the causes and the consequences. Section 3 will analyze the international law
regimes to address the problem. Afterwards, this article argue that there is a
need for amendment to the UNCLOS.

Ocean Acidification

The present atmospheric
concentration of CO2 is higher than it has been for the past 420,000 years, and
possibly for the last 15 million years.8
While the effects of this change to the carbon concentration of the atmosphere
on the global climate system is widely acknowledged and increasingly well
understood, the impact of CO2 on the chemical make-up of the oceans has only
recently attracted attention from scientists and policy makers.9

The Causes of Ocean Acidification

The chemical process of
ocean acidification is relatively straightforward, although there is
substantial regional and seasonal variability in ocean pH.10
As the term ‘ocean acidification’ suggests, when CO2 dissolves in the oceans it
reacts with H2O to form an acid, carbonic acid.11
The oceans are naturally alkaline and the pre-industrial pH of the oceans was
around 8.1.12 The ocean pH has now
declined by 0.1, such that the oceans are more acidic today than at any time in
the last half-million years.13
Moreover, ocean pH may fall by up to 0.5 units by 2100 if CO2 emissions are not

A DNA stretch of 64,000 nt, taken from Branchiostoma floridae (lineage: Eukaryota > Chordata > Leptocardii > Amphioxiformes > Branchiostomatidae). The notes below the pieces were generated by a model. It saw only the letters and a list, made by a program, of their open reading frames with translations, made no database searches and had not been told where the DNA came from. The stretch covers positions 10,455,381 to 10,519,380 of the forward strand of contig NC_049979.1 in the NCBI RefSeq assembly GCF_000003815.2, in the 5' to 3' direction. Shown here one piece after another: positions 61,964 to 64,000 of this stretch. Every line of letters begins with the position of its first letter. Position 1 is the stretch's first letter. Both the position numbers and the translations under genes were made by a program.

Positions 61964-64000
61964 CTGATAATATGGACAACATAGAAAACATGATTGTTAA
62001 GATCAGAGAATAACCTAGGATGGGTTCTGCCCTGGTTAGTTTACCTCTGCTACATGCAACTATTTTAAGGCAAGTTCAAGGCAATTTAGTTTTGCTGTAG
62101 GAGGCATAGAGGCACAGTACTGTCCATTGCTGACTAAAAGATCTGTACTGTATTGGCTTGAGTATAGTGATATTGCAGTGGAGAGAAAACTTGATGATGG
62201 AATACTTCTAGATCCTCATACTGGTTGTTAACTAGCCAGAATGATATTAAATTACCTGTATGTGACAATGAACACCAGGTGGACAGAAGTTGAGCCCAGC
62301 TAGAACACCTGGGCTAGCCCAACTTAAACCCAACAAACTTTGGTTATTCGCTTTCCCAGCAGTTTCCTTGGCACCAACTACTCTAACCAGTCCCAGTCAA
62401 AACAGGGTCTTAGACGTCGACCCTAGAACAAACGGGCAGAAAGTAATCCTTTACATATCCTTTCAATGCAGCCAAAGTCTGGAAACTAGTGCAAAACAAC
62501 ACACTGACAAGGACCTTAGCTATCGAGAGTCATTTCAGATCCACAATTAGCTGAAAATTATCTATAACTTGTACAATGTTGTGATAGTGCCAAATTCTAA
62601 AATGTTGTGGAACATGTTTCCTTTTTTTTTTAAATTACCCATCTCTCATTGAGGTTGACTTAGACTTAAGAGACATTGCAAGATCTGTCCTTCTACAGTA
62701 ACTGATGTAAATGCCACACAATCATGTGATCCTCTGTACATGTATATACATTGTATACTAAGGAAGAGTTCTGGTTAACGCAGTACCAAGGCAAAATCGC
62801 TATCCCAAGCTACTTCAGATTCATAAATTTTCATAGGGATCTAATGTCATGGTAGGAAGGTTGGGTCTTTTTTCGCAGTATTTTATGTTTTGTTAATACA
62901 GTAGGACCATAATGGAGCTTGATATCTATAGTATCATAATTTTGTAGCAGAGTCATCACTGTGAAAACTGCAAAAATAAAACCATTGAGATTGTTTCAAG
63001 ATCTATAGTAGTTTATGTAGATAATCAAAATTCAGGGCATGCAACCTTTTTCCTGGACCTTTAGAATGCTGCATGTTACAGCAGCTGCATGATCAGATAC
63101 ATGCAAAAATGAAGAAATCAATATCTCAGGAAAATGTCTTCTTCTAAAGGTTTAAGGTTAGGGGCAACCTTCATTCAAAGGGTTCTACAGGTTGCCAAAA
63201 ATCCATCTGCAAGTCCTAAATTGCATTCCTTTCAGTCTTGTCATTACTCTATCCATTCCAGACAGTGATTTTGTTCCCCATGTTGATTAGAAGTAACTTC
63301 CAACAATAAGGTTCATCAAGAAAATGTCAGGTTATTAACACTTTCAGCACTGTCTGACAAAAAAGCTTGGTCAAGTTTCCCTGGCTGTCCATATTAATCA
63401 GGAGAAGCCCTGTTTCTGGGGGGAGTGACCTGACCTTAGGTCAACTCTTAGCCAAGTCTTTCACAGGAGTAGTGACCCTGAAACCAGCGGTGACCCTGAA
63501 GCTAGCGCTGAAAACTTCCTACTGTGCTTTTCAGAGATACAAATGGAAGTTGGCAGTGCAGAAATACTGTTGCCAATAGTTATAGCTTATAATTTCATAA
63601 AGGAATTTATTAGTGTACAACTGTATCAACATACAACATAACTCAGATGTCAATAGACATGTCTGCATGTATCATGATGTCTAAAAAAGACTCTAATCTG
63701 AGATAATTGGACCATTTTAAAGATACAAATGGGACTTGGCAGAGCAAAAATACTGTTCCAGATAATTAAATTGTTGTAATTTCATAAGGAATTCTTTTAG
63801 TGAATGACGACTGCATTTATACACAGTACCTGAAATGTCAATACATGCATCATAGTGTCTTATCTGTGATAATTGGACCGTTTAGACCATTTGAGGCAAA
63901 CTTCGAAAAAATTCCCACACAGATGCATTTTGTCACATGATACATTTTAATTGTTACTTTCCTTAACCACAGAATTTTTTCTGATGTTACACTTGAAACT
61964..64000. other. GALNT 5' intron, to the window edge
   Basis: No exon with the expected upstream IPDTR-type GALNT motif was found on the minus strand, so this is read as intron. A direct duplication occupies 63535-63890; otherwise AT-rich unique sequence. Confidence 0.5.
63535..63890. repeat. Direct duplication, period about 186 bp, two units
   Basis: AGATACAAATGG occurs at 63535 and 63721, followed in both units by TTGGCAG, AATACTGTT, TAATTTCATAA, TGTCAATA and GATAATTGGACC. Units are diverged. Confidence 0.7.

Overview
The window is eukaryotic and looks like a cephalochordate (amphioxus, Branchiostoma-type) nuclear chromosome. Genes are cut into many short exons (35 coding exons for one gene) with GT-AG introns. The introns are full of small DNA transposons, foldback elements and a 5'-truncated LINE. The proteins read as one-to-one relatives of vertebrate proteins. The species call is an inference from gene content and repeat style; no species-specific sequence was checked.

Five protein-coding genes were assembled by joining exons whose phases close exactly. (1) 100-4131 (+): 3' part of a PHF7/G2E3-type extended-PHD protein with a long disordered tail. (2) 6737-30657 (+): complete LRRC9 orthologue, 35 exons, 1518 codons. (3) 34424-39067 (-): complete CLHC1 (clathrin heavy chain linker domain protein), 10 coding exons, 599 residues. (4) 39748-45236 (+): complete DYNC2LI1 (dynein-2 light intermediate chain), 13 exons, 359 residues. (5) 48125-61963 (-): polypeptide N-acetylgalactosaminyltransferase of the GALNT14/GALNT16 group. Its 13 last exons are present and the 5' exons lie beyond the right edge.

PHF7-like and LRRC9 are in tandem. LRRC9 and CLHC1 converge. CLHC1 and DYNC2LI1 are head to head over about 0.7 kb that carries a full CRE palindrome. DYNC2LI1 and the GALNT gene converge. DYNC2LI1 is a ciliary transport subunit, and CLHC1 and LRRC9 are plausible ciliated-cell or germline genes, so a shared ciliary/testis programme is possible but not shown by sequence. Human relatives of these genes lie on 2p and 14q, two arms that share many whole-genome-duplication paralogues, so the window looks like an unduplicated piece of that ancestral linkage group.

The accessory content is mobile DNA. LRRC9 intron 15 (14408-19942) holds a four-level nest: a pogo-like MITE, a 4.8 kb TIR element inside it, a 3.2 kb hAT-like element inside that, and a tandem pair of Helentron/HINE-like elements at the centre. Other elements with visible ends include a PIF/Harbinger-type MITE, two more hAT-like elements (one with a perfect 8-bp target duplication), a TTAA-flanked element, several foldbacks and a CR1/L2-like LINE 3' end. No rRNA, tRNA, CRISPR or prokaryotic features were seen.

substantially reduced.14

This process results in
substantial changes to the carbon chemistry of the oceans. Hydrogen ions
released in the formation of carbonic acid combine with carbonate ions in the
water to form bicarbonate, removing substantial amounts of carbonate ions from
the water which are essential for the formation of a range of marine
organizations.15 There has been a ten
percent decline in carbonate concentrations compared to pre-industrial levels,
17 and these are projected to decrease by 50 percent by 2100.16

The Consequences for Marine
Organism and Ecosystems

It can be said that there is
a consensus in scientific knowledge that ocean acidification already having high
impacts on many ocean species and ecosystems.17
Many marine photosynthetic organisms and animals, such as molluscs, corals,
echinoderms, foraminifera and calcareous algae, make shells and plates out of
calcium carbonate.18
It could happened when the seawater contains a sufficient concentration of
calcium carbonate. Increased concentrations of CO2 will increase acidity which
impedes the process of calcification. Calcifying organisms will be negatively
affected in the present century, with estimates suggesting that calcification